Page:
This Wong Karwai film only has the second least number of rating users on IMDB among all his films,and it is such an ignored masterpiece that should be treasured by any of his fans.One great thing about this film is the director really captures the essence of Chinese martial arts,which is not the action,but the inner power(you can call it zen) and the atmosphere.I’ve watched the TV drama which is adapted from the same trilogy as the film lots of times and surprised how Wong put his own stamps on it.Doyle’s cinematography never looks more stunning and the star casts are just eye candies.The redux version was displayed in Canne Festival in 2008,and there is a dvd version of Artificial Eye,just don’t miss it.

 

Let me know your thoughts on some of the questions raised in the post and the films themselves.Also you are welcome to share what great films you had seen last month.

 

 

 


   

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  • And Paper Moon SHOULD be a Criterion!

  • David, how much do blu-rays now cost in China?

  • seconded on Paper Moon. I’d even take Nickelodeon and the directors cut of Texasville (which is only available on Laserdisc currently). Yes they are considered minor works but I still love them.

  • Stephen Furda via Facebook

    i want they all laughed and saint jack from bogdanovich

  • The Battle of Algiers is a film I was so into. I really want the DVD. I also like Mean Streets which I have on DVD as well as Ashes of Time (the Redux version). A Separation is now in my top 5 of 2011 if you check my list on Letterboxed.

    • The CC dvd(bd) is terrific,definitely one of the best in the whole collection,tons of supplements,why don’t you get it when they are running sales campaigns? the last one is Valentine’s Day,it’s a 50% off discount.

  • Matthew Sheldon via Facebook

    Paper Moon is great. Too bad he was a horrible father in real life

  • Tigerr Terrific It’s 76RMB,the pirated one is 20RMB,you know,there are always 2 kinds here

  • @Matthew He’s also a lousy dad in Barry Lyndon,lol

  • Ashes of Time is great but I have to confess that I prefer the original theatrical release, the first WKW film I ever saw, to the “redux” version. BTW, you can check out photos of my visit to Hong Kong (including many locations from WKW’s films) here: http://whitecitycinema.com/2011/07/14/wongs-hong-kong-a-photo-tour/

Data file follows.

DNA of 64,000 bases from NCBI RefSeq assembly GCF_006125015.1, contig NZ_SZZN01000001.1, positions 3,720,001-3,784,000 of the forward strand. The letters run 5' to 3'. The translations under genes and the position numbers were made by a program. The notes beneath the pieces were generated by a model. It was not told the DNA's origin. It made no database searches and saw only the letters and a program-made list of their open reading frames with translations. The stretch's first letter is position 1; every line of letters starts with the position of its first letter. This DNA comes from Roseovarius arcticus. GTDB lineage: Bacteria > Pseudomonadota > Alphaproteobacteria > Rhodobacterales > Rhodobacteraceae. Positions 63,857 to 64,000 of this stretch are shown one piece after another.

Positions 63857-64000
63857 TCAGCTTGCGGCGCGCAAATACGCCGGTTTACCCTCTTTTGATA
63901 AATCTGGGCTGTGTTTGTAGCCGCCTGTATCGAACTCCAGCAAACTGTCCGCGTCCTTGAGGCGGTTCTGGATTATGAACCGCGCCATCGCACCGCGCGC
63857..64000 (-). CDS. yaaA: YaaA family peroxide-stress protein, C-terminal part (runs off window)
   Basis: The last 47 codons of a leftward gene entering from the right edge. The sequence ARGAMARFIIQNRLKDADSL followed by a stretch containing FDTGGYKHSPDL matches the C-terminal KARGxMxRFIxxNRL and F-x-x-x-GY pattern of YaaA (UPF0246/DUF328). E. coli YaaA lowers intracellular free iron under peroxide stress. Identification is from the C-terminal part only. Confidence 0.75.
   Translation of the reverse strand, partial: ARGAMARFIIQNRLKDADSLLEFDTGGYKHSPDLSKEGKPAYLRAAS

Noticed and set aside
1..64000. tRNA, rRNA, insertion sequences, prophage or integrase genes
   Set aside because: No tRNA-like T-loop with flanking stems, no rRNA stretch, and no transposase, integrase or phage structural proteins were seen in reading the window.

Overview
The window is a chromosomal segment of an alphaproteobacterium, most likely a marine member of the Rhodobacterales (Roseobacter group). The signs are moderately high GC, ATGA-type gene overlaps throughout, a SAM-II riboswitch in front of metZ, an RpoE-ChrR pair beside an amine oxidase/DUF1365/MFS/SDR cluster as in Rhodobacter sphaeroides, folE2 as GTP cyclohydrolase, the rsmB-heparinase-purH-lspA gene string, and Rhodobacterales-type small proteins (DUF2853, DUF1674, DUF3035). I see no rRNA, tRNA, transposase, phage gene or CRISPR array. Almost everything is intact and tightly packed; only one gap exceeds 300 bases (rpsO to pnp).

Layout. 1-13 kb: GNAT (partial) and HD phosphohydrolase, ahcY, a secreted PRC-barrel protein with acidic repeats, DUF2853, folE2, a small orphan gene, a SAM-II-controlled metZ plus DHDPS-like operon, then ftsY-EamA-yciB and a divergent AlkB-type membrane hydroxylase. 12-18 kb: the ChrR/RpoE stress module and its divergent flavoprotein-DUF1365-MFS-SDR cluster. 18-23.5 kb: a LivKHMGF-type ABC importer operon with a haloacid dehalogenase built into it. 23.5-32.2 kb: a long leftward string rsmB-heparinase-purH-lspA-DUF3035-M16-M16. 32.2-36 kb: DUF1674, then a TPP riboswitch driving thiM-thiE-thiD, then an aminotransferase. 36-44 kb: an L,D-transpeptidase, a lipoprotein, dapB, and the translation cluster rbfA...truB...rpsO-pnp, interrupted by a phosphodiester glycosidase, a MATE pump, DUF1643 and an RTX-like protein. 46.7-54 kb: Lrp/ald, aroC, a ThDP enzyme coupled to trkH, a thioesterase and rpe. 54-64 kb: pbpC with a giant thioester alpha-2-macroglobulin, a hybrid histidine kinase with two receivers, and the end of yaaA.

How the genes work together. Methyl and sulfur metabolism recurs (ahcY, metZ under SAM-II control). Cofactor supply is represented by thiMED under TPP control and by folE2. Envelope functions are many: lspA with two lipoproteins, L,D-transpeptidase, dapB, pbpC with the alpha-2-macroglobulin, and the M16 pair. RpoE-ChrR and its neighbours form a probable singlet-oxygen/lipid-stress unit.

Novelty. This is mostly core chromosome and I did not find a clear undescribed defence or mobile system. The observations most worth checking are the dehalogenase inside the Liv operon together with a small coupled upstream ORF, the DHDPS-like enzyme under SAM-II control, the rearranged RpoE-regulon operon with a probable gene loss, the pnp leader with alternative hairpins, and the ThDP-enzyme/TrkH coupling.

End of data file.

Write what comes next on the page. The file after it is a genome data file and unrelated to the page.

Out of curiosity, David, is your wife as much of a film fanatic as you are? Or is she like me wife – more of a normal person who puts up with your insanity?

    • That is a great question,Mike,I think she is in between.She is not crazy about cinema but she loves the films I recommend to her,like Hitchcock and Kurosawa films.She does not remember names of directors and actors as I do,but she will join me when she is interested.It is not easy to balance the time spending with her and films,but I tried my best and no complains from her so far,that makes her a good wife I think,haha.What about you?? Did you have any problems about this issue?

      • She’s nowhere near as into cinema as I am. I watch all of the movies she wants to watch (because I’ll watch anything) and she watches about 10% of the movies I watch. Somehow it works!

        • I have a bigger ego than you,sometimes I don’t mind her recommendations though they are good ones,lol.

  • Ah, Sweet Smell of Success. Can’t go wrong with that one at all. Sleaziest film I’ve seen, and I love it to bits.

    • Thanks for your comments,Ann.Everyone who has seen it liked it a lot,we all have to thank Criterion for bringing a new look to this film.